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Comment Re:scotch? (Score 1) 116

The headline is ambiguous. You can 'defend' it with snark and a dictionary citation, but that doesn't change the ambiguity.

"Vacation Firm Forged Court Docs To a Scotch Review" is just as likely an initial interpretation as "Vacation Firm Forged Court Docs To Scotch a Review"

"To take down" is a much more accurate and less ambiguous verb to have used in this headline.

As they say:
Time flies like an arrow.
Fruit flies like a banana.

Comment Re:Short black with one (Score 2) 192

Sorry, but this anecdote fails at explaining any cross cultural confusion. Was he buying something that wasn't milk? Your setting is Amsterdam, is this funny because he was buying drugs, not milk? Was he buying old milk because he didn't understand the expiration system? Is it funny that someone would have the expectation that a refrigerator would keep something fresh for more than 4 days? Is the joke that he thought milk that smelled like milk instead of an industrial product was 'off'? I'm genuinely interested in your insight here, especially because it earned a "5, Funny".

Comment BlackBerry approved same as Knox (Score 2, Informative) 49

I don't understand how the takeaway from this is bad news for Blackberry. The same announcement that Samsung's Knox was approved said that Blackberry 10 is approved.
“We are pleased to add Blackberry 10 and the Samsung Knox version of Android to our family of mobile devices supporting the Department of Defense,” the spokesman said. “We look forward to additional vendors also participating in this process, further enabling a diversity of mobile devices for use within the department.”


Ask Slashdot: How To Feed Africa? 592

gbrumfiel writes "Africa has some of the poorest soil of anywhere on the earth, and over farming is only making matters worse. As the population grows, governments and NGOs must decide whether to subsidize chemical fertilizers like those used in the west or promote more sustainable agricultural practices. In Malawi, the government has decided to subsidize fertilizers, with impressive results. Corn yields have tripled since the subsidies were introduced. More sustainable practices, such as fertilizer trees can't deliver those kind of results in just a few years. The question is simple: does Africa follow the same, unsustainable road as the rest of the world? Or do they become a testing ground for potentially game-changing new techniques? OR is there a third path? Discuss."

Comment Consultant or Manager (Score 1) 435

Your experience makes you an ideal software manager. Coder, Teacher, Sales. You know what makes the clients tick. You know what makes the developers tick. You know how to get them to tick in sync. Don't apply for code monkey jobs. Apply for the jobs where the breadth of your experience will be an asset, where they'll know the team you're in charge of will make the right software the first time around.

Alternately, pick a concentration (Hadoop, for example would be very au currant), blog about it, put up some sample projects, call your self a consultant in your specialty, charge at least twice a reasonable rate and use your sales experience to get yourself a consulting gig. One gig leads to another. Also helpful: work up a couple presentations on your chosen specialty and try to convince someone to let you present to them on it (users groups, industry group, BeCamp meeting, tech conference). For extra bonus cash, read a few books on Software Architecture and add "Architect" to your title.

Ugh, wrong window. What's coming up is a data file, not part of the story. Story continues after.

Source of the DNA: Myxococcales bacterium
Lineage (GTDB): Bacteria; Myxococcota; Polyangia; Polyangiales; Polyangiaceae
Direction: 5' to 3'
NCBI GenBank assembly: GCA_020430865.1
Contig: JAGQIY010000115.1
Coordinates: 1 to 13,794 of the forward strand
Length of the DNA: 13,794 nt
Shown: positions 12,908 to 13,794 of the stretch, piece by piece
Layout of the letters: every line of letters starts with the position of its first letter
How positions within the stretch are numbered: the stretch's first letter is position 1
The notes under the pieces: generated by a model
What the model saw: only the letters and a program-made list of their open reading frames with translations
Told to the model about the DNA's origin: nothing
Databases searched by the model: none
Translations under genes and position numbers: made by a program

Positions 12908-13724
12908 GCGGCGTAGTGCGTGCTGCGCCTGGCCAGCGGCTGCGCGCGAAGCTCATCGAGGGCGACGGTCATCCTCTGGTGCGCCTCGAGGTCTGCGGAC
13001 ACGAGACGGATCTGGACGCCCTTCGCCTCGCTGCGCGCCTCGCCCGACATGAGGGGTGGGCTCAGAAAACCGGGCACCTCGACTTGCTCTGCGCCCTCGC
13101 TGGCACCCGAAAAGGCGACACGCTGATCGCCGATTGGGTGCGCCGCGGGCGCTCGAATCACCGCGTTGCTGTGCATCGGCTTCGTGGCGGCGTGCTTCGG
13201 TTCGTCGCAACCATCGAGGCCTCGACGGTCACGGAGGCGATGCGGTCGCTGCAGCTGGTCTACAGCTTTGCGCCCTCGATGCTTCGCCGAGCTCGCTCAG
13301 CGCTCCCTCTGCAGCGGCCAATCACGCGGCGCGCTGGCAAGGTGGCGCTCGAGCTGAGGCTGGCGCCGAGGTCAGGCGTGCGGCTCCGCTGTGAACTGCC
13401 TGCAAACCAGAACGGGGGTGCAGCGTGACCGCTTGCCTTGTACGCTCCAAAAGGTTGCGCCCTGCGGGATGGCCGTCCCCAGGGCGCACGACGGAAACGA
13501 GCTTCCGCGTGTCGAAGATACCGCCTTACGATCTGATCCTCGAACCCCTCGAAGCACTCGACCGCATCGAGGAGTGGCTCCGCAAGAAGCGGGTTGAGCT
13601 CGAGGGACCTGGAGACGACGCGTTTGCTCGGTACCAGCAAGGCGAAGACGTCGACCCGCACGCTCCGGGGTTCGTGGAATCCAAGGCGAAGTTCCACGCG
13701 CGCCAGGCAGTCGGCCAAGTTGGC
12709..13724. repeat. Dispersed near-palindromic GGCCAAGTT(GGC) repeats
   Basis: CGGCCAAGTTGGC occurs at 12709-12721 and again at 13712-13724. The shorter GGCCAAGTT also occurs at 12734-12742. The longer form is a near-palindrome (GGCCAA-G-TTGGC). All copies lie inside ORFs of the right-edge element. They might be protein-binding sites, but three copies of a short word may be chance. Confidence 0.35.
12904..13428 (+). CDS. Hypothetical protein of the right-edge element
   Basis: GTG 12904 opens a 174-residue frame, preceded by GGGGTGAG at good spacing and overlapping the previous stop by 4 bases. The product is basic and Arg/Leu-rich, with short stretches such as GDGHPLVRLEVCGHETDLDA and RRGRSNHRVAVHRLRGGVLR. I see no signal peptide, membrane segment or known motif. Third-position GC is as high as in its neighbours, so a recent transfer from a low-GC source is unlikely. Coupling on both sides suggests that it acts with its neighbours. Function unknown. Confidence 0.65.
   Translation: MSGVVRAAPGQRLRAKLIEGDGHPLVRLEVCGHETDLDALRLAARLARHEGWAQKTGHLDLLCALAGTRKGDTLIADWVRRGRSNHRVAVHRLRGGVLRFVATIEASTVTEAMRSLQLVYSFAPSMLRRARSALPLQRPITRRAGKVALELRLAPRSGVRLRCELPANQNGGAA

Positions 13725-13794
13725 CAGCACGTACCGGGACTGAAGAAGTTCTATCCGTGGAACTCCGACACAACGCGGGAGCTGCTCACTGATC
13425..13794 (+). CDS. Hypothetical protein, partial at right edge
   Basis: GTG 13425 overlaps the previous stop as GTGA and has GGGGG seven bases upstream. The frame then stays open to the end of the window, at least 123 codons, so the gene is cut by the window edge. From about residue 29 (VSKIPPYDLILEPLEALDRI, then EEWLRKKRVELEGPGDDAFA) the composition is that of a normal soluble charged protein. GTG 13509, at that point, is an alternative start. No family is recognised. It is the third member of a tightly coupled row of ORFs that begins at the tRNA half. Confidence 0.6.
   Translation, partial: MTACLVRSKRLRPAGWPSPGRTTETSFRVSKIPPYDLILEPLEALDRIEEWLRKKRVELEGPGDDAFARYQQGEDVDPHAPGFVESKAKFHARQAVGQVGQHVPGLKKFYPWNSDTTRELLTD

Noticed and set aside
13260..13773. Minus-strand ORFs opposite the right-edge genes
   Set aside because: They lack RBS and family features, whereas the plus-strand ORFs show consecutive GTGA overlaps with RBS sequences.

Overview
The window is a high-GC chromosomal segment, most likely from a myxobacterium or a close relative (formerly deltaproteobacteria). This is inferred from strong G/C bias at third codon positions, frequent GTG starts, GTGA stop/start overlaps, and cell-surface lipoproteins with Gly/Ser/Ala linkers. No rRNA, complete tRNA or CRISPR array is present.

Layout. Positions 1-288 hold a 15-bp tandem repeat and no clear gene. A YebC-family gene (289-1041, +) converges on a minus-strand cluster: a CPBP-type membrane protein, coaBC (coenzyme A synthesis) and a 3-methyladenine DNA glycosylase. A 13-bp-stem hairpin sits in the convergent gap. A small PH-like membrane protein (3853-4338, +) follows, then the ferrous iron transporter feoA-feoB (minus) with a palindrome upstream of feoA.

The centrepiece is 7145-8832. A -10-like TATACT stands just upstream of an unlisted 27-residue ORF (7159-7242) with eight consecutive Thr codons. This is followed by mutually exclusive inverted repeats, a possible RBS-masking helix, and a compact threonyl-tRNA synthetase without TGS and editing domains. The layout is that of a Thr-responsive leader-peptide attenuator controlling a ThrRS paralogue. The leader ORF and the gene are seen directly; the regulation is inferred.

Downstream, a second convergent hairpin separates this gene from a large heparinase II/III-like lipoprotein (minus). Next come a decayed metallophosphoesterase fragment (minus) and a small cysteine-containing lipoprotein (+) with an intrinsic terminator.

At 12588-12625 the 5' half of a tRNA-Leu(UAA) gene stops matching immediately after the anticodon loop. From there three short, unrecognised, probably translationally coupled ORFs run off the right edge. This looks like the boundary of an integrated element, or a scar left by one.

I don't know who the unemployed software engineers are. Possibly people living in the wrong town. I know no unemployed programmers. My office let go a few people, all of whom had new jobs lined up within 2 weeks. Of course, I mean actual software engineers who are experienced, productive, flexible, customer focused and able to have a conversation out loud with other people.


Fine Structure Constant May Not Be So Constant 273

BuzzSkyline writes "According to a post at Physics Buzz, 'Just weeks after speeding neutrinos seem to have broken the speed of light, another universal law, the fine structure constant might be about to crumble.' Astronomical observations seem to indicate that the constant, which controls the strength of electromagnetic interactions, is different in distant parts of the universe. Among other things, the paper may explain why the laws of physics in our corner of the universe seem to be finely tuned to support life. The research (abstract) is so controversial that it took over a year to go from submission to publication in Physical Review Letters, rather than the weeks typical of most other papers appearing in the peer-reviewed journal."

A Silicon Valley School That Doesn't Use Computers 333

Hugh Pickens writes "Matt Richtel writes that many employees of Silicon Valley giants like Google, Apple, Yahoo and Hewlett-Packard send their children to the Waldorf School in Los Altos where the school's chief teaching tools are anything but high-tech: pens and paper, knitting needles and, occasionally, mud. Not a computer to be found. No screens at all. Computers are not allowed in the classroom, and the school even frowns on their use at home. 'I fundamentally reject the notion you need technology aids in grammar school,' says Alan Eagle whose daughter, Andie, attends a Waldorf school, an independent school movement that boasts an 86 year history in North America. 'The idea that an app on an iPad can better teach my kids to read or do arithmetic, that's ridiculous.' Advocates for equipping schools with technology say computers can hold students' attention and, in fact, that young people who have been weaned on electronic devices will not tune in without them."

"One Architecture, One OS" also translates as "One Egg, One Basket".